First, be sure to avoid any unnecessary bells, whistles, and frills that benefit the insurance company more than you.  Examples include return of premium riders, paid up benefits for the surviving spouse in the event of the first spouse’s death, reduced paid up coverage for unintentional lapse, restoration of benefits coverage, indemnity riders (flat benefit payout rather than re-imbursement for actual expenses incurred).  The first four riders are additional coverage that provide little extra in the way of basic benefits, and should be avoided to maximize the utility and economy of your policy.  Insurance premiums will also be lower for those policies that pay a re-imbursement of expenses up to a daily or monthly maximum benefit.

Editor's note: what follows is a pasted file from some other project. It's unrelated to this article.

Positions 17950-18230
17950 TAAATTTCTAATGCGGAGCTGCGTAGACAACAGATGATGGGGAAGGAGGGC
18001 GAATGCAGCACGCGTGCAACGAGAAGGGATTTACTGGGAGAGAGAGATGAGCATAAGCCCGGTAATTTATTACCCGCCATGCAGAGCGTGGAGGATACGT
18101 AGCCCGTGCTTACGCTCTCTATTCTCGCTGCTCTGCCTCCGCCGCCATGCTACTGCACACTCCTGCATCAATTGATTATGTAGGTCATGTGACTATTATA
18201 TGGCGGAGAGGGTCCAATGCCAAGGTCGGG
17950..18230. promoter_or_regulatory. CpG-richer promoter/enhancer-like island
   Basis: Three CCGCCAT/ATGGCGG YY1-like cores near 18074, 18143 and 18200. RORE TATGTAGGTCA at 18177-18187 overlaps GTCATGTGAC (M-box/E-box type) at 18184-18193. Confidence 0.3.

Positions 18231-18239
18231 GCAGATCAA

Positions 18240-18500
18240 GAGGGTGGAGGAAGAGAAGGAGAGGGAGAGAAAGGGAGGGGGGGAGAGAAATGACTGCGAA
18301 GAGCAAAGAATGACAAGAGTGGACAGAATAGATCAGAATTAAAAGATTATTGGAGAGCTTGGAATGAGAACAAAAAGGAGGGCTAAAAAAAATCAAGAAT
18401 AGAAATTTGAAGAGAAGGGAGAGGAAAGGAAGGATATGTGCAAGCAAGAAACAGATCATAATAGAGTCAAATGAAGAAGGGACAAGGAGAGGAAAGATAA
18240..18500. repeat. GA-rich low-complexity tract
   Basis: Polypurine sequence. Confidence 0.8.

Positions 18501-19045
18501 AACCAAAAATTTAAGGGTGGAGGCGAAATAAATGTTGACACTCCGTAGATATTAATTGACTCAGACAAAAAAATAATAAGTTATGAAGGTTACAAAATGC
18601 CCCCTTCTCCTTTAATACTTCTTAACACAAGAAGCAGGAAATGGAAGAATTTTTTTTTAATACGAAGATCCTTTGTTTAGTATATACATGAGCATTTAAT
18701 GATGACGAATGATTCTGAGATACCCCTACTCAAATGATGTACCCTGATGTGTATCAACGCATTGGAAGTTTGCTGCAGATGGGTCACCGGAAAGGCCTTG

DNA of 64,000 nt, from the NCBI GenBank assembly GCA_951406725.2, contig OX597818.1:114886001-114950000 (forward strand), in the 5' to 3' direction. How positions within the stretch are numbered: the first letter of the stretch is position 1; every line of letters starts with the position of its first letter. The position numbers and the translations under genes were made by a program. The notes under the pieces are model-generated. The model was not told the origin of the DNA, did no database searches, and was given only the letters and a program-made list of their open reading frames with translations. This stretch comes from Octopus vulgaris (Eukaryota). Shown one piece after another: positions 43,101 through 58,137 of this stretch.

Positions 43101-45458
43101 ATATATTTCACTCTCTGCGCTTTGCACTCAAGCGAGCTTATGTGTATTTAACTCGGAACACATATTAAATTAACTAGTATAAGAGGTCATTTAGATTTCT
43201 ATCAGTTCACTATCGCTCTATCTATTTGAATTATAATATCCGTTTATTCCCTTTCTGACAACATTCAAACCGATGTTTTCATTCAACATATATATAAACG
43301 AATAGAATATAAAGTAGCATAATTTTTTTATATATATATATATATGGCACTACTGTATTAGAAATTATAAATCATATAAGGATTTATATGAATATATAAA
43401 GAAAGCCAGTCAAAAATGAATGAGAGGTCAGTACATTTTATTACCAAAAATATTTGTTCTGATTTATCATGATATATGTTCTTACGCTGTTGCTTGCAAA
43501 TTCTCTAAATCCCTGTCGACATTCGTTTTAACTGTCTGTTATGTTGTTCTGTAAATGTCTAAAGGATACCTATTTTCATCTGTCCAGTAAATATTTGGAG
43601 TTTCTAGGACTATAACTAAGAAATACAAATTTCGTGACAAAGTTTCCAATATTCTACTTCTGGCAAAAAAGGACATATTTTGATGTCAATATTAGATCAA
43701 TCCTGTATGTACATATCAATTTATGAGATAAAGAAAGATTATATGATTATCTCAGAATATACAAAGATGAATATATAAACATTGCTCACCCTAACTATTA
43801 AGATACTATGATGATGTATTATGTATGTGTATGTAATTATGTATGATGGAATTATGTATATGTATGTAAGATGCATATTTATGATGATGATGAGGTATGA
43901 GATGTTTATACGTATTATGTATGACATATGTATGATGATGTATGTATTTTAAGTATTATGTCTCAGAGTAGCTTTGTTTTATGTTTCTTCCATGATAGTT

The less that is purchased in the way of riders can be used to buy more raw coverage that pays daily benefits for actual care.  Most policies have a daily benefit maximum that can be selected anywhere between $50 and $400 per day for nursing care, assisted living, home health care,  or care provided at an adult day care facility.  Different benefit durations may also be selected ranging from two years to lifetime.  The benefit cap is determined by multiplying the daily benefit limit by the selected benefit period, so that is the daily benefit limit is not reached for a period of care, the remaining amount may be deferred beyond the benefit period and used later.  Most importantly, be sure to choose an inflation rider so that the daily and total benefit amounts will increase along with the rates for care.  This feature is especially important for younger applicants who may not make claims on their policies for many years, if not decades.  Lastly, a modest deductible period can reduce policy costs as the insured assumes responsibility for care during the first 30 – 365 days.  Often times, a portion of this care may be subsidized by Medicare, or if not, remains an affordable co-pay by the insured.  Once this deductible period has been met, it normally no longer needs to be achieved for future policy claims that may arise.  Normally, a waiver of premium will be sustained for as long as the insured is collecting benefits and the deductible period has been met.  Since home health care may often be less expensive than full time skilled care received at a nursing home, the policyholder may also select a lower daily benefit percentage for home health care, thereby lowering policy costs even further if desired.